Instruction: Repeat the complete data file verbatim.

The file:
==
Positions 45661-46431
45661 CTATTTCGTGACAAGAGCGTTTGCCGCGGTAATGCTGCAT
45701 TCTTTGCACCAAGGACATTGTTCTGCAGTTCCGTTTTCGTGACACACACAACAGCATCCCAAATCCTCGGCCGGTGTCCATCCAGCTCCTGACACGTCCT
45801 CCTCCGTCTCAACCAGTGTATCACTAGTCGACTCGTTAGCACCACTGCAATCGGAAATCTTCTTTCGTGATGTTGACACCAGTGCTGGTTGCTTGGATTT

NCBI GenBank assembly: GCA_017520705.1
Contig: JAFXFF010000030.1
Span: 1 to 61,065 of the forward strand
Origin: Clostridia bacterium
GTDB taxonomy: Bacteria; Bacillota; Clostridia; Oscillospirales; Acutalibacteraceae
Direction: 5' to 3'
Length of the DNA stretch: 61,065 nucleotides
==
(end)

Positions 45661-46431
45661 CTATTTCGTGACAAGAGCGTTTGCCGCGGTAATGCTGCAT
45701 TCTTTGCACCAAGGACATTGTTCTGCAGTTCCGTTTTCGTGACACACACAACAGCATCCCAAATCCTCGGCCGGTGTCCATCCAGCTCCTGACACGTCCT
45801 CCTCCGTCTCAACCAGTGTATCACTAGTCGACTCGTTAGCACCACTGCAATCGGAAATCTTCTTTCGTGATGTTGACACCAGTGCTGGTTGCTTGGATTT

NCBI GenBank assembly: GCA_017520705.1
Contig: JAFXFF010000030.1
Span: 1 to 61,065 of the forward strand
Origin: Clostridia bacterium
GTDB taxonomy: Bacteria; Bacillota; Clostridia; Oscillospirales; Acutalibacteraceae
Direction: 5' to 3'
Length of the DNA stretch: 61,065 nucleotides